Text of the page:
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Drivers who plan to spend a day in the city on Sundays should remember to bring their change to pay the parking meter.
San Francisco’s transportation agency approved its two-year budget Tuesday, which includes making motorists pay at parking meters on Sundays, handing out free Fast Passes to low-income youth and funding for more maintenance on Muni.
The Municipal Transportation Agency, which faced a projected $19.6 million deficit for 2012-2013 and $33.6 million deficit for the following fiscal year, needed to generate new revenue sources, even after cutting management and overtime costs.
Despite opposition from San Francisco churches, the agency decided to start enforcing parking meters on Sunday from noon to 6 p.m. to raise more money. The transit agency expected to get $1.9 million annually ($900,000 in the first year) from Sunday parking meter enforcement.
Director of Transportation Ed Reiskin said it was time to “modernize antiquated parking policies.” He said parking meter enforcement would free up spaces in commercial neighborhoods where parking spots can be hard to find because of drivers who park all day.
“There are some gaps in how we’re currently managing parking,” Reiskin said. The transit agency will also be adding 500 to 1,000 parking meters throughout the city.
Religious leaders complained that the Sunday parking meter enforcement would have serious impacts on their Sunday services.
Rev. Karen Oliveto of Glide Memorial Church said Sunday parking enforcement would be a “logistical nightmare.”
“If we had to worry about time constraints for our celebrations and programs so people can get to and from their cars due to meter enforcement, the entire essence of Glide would be jeopardized,” Oliveto said.
David Barnes, director of family ministries at the Calvary Presbyterian Church, said he was disappointed by the decision, and that the board had made up its mind despite the opposition.
“I’m honestly wondering how many budget shortfalls Muni experiences before they push for meters from 10 a.m. to 6 p.m.," Barnes said. “The storm window is open.”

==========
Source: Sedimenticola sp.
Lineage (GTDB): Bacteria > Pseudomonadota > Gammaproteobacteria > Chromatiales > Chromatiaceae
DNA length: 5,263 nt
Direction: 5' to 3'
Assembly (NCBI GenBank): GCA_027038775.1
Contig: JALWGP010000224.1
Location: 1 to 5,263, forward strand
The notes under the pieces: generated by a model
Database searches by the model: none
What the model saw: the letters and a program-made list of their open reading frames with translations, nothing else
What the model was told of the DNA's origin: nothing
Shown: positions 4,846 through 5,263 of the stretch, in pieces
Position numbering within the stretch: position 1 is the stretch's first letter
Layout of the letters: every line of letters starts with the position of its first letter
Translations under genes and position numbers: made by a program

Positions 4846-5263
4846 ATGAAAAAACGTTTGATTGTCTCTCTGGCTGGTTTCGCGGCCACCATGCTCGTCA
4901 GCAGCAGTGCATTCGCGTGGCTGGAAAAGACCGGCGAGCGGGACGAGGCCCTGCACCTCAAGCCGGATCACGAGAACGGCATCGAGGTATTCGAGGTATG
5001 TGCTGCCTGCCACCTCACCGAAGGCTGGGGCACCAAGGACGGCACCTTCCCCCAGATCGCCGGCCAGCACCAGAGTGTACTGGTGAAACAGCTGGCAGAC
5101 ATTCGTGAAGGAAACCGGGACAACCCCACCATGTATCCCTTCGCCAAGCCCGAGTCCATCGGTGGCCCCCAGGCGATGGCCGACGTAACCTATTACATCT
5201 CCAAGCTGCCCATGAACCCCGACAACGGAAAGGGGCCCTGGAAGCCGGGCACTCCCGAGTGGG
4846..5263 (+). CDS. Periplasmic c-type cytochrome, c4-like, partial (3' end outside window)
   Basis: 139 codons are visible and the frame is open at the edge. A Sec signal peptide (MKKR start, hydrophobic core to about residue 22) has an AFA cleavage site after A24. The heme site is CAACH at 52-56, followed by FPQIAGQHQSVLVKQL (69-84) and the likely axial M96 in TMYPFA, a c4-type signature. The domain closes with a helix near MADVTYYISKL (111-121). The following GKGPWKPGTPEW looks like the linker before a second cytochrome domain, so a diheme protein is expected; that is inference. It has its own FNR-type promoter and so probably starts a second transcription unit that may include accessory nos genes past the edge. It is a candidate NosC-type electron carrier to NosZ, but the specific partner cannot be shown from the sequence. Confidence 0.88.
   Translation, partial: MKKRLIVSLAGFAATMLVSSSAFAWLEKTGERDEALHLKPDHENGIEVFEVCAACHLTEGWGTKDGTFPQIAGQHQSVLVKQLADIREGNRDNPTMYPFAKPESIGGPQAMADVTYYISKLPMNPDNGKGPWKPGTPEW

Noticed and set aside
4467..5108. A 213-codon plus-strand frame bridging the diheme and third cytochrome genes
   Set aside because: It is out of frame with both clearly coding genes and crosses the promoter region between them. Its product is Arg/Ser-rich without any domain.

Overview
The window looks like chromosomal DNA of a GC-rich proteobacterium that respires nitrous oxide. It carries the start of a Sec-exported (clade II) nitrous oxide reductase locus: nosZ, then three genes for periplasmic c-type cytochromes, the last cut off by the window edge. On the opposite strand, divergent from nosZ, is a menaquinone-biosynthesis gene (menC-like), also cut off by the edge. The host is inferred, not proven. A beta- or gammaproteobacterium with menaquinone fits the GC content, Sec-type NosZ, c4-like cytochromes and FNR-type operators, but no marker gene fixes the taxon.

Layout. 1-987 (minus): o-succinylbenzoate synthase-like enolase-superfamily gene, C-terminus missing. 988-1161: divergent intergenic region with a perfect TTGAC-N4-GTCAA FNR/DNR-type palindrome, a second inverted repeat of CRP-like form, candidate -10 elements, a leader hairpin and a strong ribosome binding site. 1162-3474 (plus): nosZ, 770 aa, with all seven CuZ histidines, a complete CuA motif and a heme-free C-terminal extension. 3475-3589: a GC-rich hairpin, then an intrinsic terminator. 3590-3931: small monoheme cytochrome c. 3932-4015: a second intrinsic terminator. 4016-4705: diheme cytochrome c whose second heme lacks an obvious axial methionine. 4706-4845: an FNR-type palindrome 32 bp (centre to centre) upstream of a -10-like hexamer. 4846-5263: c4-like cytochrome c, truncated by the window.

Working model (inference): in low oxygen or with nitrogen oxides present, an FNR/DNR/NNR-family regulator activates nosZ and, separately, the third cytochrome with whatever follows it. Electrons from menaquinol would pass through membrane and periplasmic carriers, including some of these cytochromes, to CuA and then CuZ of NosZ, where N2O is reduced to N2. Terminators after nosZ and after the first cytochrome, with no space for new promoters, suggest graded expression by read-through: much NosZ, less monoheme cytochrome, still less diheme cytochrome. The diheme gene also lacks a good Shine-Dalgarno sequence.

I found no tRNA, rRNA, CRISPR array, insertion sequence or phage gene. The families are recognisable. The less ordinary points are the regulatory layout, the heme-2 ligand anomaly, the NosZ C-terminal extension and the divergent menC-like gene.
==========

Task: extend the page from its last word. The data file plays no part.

The transit agency’s operating budget of $816.4 million for the 2012-2013 fiscal year, which begins on July 1, also includes funding for implementing all-door boarding and more maintenance for the Muni system.
Sunday parking meter enforcement will begin Jan. 1, 2013.
Board members finally decided to give free Muni Fast Passes for the city’s low-income youth ages 5 to 17, as a 22-month pilot project that begins in August.
Transit officials have been debating whether or not to give Fast Passes to all youth, but did not like the funding choices for an all-youth program.
Reiskin presented the board with an alternative budget that would fund an all-youth program, which would create a $6.7 million gap in funding. To fill the gap, Reiskin said he would take $3.8 million from the maintenance budget for Muni buses and $2.8 million from capital funds set aside for transit projects in low-income neighborhoods and bicycle and pedestrian projects.
That was enough to sway some board members, like Joel Ramos, who voted last week in favor of a free Fast Pass all youth program, to change their minds.
“It’s clear now, however, that the funding mechanisms would lead to toward taking out of maintenance and operations, which we have never ever been supported of,” Ramos said.
Free-Muni-for-all-youth backers said taking funds out of the maintenance was a last-minute move to get the board to not approve an all-youth plan.
“What’s frustrating, to be honest with you, is the issue of how much this would cost and what is implicated seems to be a shifting target,” said Supervisor David Campos, who has been leading the free Muni drive.
Campos said maintenance wasn’t brought up until a few days ago and was never mention to the city’s budget analyst.
Board members still need hash out details on how the program will work and who will qualify for a free Fast Pass.
The need for free public transportation comes at a time when the San Francisco Unified School District plans to reduce yellow school bus service because of budget constraints. City officials say they are also trying to keep families in the city.
The transit agency’s budget still needs the approval from the San Francisco Board of Supervisors before any of initiatives go into effect.
Though the newly approved budget does not include Muni service cuts, transit officials still have to solve the projected budget deficit of $29 million for the current fiscal year.
To close that gap, the transit agency has cut 35 to 40 bus runs a day, said John Haley, transit director of Muni operations. The transit agency will not fill those runs with overtime drivers.
The current fiscal year ends June 30, when transit officials hope to bring back those runs.
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